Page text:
I will adopt this course, not an unprecedented one, but one that has been adopted before, by those who are now the chief men of our state,—the course, I mean, of at once producing the witnesses. What you will find novel, O judges, is this, that I will so marshal my witnesses as to unfold the whole of my accusation; that when I have established it by examining my witnesses, by arguments, and by my speech, then I shall show the agreement of the evidence with my accusation: so that there shall be no difference between the established mode of prosecuting, and this new one, except that, according to the established mode, when everything has been said which is to be said, then the witnesses are produced; here they shall be produced as each count is brought forward; so that the other side shall have the same opportunity of examining them, of arguing and making speeches or their evidence. If there be any one who prefers an uninterrupted speech and the old mode of conducting a prosecution without any break, he shall have it in some other trial. But for this time let him understand that what we do is done by us on compulsion, (for we only do it with the design of opposing the artifice of the opposite party by our prudence.)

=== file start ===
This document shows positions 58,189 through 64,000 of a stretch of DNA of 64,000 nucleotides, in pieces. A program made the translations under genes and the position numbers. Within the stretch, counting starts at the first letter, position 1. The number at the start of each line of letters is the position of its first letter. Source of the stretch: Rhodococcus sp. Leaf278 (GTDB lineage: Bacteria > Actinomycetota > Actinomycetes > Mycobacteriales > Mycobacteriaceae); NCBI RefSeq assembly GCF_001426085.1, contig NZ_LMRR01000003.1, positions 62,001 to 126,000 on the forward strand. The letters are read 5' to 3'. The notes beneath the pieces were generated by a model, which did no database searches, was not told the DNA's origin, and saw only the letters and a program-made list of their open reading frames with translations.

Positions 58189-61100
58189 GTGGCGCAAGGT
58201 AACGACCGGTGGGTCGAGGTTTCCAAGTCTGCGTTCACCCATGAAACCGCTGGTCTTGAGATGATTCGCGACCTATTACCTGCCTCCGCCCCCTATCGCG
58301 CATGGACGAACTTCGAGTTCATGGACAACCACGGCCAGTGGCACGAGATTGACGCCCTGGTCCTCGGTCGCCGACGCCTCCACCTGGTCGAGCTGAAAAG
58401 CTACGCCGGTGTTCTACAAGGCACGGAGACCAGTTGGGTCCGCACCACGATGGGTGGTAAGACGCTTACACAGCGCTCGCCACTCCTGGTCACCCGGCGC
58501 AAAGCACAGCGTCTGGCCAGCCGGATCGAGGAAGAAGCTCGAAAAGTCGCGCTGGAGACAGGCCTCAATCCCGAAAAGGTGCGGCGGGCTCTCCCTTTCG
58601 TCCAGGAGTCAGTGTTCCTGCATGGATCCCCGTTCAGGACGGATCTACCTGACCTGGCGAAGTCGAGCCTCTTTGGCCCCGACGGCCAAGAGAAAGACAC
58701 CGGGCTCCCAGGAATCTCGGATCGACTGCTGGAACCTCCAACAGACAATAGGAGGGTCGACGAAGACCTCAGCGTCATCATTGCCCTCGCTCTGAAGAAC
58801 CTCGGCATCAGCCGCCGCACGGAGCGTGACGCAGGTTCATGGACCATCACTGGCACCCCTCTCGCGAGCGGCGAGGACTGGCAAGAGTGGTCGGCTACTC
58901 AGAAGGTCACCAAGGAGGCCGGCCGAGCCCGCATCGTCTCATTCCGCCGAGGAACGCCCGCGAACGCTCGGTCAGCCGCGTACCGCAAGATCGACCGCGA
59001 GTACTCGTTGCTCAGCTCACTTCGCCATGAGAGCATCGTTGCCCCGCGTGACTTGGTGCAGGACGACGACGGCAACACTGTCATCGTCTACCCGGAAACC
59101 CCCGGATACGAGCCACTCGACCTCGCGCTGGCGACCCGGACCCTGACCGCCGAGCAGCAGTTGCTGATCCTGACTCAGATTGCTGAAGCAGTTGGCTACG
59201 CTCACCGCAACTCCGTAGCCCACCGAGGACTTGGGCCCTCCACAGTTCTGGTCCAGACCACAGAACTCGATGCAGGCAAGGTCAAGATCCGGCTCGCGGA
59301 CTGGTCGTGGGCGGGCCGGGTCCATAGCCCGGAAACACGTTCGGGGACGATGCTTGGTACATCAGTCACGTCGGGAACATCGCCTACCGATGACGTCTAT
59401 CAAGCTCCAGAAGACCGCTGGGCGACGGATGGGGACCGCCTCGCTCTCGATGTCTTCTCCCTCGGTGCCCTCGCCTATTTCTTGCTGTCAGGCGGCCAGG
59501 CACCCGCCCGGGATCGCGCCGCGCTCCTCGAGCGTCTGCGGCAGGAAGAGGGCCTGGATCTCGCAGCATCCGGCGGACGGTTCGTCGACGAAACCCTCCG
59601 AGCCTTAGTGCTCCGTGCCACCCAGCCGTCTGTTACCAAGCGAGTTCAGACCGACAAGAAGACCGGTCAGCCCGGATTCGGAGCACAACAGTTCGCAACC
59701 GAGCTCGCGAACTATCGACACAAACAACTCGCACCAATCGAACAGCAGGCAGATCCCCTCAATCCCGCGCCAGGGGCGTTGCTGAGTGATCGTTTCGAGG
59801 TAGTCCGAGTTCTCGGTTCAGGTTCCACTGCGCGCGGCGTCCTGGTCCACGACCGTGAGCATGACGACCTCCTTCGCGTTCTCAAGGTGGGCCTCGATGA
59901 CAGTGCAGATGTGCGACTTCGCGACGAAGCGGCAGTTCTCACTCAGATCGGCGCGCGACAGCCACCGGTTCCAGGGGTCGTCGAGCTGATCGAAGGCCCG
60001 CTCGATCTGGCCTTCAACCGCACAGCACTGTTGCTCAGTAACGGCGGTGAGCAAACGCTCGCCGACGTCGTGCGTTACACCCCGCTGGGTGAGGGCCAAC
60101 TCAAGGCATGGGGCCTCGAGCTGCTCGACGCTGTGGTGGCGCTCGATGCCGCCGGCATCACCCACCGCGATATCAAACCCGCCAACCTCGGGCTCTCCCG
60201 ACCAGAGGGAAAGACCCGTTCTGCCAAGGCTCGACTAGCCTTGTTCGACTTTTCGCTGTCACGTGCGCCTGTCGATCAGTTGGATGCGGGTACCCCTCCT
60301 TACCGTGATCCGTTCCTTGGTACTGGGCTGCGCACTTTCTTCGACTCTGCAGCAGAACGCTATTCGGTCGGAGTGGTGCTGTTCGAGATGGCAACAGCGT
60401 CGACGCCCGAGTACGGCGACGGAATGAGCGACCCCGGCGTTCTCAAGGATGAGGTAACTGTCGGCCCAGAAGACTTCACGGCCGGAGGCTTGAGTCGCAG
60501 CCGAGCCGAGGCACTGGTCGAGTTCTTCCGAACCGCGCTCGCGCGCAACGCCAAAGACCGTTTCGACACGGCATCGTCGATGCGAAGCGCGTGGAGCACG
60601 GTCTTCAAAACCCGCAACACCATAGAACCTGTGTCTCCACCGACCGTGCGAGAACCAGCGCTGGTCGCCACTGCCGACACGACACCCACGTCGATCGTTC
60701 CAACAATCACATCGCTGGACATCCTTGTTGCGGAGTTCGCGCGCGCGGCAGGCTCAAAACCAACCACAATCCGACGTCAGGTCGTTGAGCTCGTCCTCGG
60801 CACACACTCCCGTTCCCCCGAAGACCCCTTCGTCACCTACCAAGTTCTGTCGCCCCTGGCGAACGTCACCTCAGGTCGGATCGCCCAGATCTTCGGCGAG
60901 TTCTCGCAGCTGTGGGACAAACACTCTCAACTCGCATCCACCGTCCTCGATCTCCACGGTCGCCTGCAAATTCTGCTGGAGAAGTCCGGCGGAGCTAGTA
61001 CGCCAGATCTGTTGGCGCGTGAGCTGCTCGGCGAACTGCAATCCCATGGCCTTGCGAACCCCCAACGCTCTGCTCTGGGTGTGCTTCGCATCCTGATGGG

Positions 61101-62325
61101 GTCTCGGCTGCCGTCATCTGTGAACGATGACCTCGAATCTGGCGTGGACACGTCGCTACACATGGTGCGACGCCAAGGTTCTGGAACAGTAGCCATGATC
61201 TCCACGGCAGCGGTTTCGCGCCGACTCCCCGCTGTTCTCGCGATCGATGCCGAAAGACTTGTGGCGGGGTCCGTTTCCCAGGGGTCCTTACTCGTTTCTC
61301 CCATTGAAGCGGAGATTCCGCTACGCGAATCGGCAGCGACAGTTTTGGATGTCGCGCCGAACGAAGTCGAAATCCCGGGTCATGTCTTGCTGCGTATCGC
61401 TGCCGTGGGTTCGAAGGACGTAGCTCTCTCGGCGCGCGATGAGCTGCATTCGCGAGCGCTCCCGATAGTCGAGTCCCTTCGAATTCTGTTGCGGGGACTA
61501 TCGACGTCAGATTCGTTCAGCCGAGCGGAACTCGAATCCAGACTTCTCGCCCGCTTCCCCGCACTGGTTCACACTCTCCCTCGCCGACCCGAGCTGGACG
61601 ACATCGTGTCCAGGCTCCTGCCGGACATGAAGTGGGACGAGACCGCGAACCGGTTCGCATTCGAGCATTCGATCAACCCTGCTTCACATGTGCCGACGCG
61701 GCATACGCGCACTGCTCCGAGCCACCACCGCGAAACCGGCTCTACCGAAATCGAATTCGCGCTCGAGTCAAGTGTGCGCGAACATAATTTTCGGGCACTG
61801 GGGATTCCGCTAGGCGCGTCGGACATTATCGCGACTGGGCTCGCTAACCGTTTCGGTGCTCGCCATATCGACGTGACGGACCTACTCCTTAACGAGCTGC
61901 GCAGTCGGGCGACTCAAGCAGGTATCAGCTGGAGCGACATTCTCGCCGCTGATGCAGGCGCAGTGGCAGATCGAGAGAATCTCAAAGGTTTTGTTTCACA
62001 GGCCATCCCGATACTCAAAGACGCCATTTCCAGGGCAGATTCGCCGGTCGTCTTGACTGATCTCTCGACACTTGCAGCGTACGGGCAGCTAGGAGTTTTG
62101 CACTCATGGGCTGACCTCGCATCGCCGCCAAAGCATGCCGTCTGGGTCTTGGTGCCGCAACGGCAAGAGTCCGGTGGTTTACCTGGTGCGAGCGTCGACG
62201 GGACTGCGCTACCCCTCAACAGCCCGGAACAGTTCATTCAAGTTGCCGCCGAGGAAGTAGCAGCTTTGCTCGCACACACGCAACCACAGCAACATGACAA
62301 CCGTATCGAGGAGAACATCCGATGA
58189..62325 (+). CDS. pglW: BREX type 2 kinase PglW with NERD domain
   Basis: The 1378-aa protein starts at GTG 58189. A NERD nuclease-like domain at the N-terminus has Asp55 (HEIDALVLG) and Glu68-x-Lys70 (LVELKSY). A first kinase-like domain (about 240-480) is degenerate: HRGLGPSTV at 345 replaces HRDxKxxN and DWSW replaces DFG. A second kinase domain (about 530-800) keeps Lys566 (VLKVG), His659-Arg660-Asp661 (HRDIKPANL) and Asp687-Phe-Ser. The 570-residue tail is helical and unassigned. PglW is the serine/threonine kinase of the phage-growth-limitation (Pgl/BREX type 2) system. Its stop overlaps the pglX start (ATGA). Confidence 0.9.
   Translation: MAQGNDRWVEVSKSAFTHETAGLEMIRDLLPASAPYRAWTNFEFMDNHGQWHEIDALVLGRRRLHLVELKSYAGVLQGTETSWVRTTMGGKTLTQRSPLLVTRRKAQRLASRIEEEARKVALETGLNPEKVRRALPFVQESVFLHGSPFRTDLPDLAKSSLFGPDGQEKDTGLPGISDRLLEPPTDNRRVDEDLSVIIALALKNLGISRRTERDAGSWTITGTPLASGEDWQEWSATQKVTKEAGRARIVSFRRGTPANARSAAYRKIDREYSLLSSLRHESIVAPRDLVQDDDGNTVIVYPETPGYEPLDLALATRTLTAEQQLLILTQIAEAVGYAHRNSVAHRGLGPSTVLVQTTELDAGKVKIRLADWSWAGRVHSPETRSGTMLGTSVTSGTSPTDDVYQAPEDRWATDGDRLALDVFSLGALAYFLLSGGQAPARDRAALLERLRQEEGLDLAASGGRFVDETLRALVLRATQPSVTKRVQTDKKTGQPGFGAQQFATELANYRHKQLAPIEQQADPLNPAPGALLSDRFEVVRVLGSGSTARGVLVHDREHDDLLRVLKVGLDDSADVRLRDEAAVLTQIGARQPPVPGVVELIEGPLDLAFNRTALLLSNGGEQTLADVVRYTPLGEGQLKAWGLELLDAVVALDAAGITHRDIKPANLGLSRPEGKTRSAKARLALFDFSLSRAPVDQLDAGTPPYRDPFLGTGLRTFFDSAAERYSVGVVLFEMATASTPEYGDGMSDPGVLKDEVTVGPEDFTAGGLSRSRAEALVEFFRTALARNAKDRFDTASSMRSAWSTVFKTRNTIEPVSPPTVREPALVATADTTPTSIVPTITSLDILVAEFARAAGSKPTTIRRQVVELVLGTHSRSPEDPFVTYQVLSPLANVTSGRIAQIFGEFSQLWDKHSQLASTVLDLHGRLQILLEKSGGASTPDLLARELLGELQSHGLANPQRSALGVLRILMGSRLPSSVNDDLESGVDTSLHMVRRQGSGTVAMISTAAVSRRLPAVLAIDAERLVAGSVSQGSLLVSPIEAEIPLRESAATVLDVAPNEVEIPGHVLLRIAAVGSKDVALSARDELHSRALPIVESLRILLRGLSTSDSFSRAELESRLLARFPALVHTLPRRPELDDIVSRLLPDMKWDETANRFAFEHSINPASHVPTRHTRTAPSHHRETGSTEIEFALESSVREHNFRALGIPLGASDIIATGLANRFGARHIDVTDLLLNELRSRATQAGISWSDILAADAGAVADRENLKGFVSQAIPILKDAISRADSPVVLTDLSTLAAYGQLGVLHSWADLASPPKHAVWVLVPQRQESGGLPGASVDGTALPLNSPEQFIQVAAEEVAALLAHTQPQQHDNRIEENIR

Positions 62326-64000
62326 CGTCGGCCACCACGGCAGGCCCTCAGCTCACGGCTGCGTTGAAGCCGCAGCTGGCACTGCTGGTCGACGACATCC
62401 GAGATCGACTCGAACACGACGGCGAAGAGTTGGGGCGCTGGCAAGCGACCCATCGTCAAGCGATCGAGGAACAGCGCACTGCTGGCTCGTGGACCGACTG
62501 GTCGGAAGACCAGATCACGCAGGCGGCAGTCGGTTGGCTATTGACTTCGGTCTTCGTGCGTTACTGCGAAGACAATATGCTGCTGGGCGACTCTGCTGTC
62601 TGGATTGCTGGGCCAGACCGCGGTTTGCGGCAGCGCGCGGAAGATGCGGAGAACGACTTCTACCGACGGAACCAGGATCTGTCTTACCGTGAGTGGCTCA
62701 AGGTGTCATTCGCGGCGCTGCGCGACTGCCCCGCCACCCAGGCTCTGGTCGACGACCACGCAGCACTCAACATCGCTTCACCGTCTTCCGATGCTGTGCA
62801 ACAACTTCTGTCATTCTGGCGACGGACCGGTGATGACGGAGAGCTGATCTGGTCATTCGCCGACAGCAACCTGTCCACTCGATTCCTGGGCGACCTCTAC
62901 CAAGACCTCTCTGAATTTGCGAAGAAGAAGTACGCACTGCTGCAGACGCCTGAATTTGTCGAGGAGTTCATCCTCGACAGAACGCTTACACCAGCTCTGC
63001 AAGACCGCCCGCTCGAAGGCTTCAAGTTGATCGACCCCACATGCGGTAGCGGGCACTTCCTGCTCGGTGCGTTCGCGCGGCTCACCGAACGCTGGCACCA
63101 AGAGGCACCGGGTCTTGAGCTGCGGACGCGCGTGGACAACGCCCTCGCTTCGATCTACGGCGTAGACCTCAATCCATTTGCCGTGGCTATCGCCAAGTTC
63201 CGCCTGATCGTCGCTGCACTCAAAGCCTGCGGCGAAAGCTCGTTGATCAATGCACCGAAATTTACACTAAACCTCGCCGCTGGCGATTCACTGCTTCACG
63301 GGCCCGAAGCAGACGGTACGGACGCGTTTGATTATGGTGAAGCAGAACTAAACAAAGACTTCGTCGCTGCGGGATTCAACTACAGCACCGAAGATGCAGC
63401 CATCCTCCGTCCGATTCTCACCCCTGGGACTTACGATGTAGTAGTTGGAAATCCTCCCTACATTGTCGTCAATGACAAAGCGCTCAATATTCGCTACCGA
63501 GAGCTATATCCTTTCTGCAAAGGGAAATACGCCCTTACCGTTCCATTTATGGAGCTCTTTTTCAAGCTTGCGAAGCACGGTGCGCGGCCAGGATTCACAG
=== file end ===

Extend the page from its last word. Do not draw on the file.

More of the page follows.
This text is part of:
Table of Contents:
The first oration against Verres.
THE FIRST BOOK OF THE SECOND PLEADING AGAINST CAIUS VERRES.
THE SECOND BOOK OF THE SECOND PLEADING AGAINST CAIUS VERRES.
THE THIRD BOOK OF THE SECOND PLEADING IN THE ACCUSATION AGAINST CAIUS VERRES.
THE FOURTH BOOK OF THE SECOND PLEADING IN THE PROSECUTION OF VERRES.
The Fifth Book of the Second Pleading in the Prosecution against Verres.
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